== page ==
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I created a syntax extension that allow the definition of a type as

type.yjson type_name {
  /* type_declaration */

to be able to build a record value directly from a json file. The syntax extension insert a module and the function necessary to do so. Until here, no problem. The syntax extension do exactly what I wanted.

I start having some issue if I want to use "yjson" at some other place in my code (i.e:function parameter).

Here what I tried:

      [ KEYWORD "type"; KEYWORD "."; "yjson"; tdl_raw = type_declaration ->

Here the error I get when I use "yjson" as a function parameter

[fun_binding] expected after [ipatt] (in [let_binding])

I don't really understand what happen here. It doesn't seems like the rule have been match, so why do I get a parse error ?

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up vote 5 down vote accepted

I do not perfectly understand the P4's mechanism around this, but [ [ "blahblah" -> ... makes blahblah as a new keyword of the language, so you can no longer use blahblah as a function argument.

To see this, try preprocess your pa_*.ml by camlp4of and see how "blahblah" is expanded to Gram.Skeyword "blahblah". It seems that this Skeyword _ is passed to Structure.using via Insert.insert of P4 and the string is registered as a new keyword.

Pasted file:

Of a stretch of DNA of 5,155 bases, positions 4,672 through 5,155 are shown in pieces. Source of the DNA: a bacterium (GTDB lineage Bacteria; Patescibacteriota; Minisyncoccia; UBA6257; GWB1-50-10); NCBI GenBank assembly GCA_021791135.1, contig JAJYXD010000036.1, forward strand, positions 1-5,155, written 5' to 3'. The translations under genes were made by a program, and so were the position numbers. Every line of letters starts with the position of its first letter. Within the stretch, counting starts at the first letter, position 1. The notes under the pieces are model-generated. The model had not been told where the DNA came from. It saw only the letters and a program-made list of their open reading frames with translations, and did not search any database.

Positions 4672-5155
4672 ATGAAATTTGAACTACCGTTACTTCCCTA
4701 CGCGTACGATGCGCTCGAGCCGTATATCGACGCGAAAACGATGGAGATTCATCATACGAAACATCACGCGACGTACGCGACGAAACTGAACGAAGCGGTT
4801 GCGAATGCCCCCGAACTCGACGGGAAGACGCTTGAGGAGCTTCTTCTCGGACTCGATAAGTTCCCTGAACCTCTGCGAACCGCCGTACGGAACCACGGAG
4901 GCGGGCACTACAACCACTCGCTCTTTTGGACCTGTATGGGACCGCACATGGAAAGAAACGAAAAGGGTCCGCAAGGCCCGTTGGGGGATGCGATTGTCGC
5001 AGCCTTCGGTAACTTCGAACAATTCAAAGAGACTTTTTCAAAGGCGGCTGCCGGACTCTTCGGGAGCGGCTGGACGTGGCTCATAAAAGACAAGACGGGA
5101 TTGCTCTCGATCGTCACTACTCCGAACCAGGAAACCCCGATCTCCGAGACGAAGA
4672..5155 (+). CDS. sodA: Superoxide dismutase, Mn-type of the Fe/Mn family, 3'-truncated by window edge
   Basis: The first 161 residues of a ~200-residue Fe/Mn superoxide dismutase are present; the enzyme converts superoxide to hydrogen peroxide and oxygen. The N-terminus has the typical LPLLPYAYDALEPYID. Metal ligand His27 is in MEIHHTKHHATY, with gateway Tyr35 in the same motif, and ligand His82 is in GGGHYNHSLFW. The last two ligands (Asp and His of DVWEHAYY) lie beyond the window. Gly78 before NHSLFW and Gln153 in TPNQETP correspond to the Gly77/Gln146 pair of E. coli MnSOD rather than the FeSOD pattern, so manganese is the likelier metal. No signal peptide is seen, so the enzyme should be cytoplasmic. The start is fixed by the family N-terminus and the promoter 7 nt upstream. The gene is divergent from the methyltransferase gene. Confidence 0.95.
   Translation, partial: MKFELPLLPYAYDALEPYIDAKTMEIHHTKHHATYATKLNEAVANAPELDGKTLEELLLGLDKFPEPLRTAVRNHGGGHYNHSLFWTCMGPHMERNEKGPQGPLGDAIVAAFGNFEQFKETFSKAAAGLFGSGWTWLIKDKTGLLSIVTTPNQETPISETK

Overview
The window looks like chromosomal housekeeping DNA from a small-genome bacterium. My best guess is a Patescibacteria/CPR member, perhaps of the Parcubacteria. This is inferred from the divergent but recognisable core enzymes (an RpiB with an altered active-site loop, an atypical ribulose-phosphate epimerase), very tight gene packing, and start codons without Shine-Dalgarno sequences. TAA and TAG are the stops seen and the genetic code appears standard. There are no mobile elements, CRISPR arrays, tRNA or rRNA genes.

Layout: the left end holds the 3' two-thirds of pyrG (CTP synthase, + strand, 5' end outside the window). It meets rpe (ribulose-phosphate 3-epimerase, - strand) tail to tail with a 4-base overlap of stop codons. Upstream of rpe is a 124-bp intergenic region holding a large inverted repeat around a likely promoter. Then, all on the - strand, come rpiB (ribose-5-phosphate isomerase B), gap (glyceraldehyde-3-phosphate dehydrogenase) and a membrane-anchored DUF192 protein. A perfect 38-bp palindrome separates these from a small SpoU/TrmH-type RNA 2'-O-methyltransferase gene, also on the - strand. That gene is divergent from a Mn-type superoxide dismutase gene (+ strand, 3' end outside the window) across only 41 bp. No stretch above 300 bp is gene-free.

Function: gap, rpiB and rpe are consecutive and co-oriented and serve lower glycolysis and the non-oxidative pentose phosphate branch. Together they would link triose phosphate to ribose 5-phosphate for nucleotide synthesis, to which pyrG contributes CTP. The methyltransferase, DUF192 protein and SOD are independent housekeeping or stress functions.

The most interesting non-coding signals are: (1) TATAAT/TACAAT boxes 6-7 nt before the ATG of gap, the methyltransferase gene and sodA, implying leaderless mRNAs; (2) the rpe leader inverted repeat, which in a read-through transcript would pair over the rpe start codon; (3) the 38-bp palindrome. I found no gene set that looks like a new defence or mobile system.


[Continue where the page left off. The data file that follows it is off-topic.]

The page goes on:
To keep yjson usable as a normal variable, use id = LIDENT instead of "yjson" in your rule, then check id's content is "yjson" or not in your action.

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If I can make a slightly off-topic remark, I think it's wrong to design a custom syntax for type-directed code generation, when there already exist two different syntaxes (one for type_conv and one for deriving), one of which (type-conv) is becoming a de facto standard.

type foo = {
} with json

If you pick a syntax for this, you should use this one unless you have very good reasons not to. In fact, type-conv itself is a helper utility to let you write your own type-directed code generators, so you may as well use type-conv directly for what you're trying to do.

(You probably know about Martin Jambon's Atdgen, which made a conscious choice not to use Camlp4; there is ongoing work by Alain Frisch to support annotations directly in the OCaml syntax, but that's not yet ready for consumption.)

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I totally agree. I actually already re-wrote the whole thing with a deriving generator. But this error was bugging me for a while. – Marc Simon May 30 '13 at 18:06

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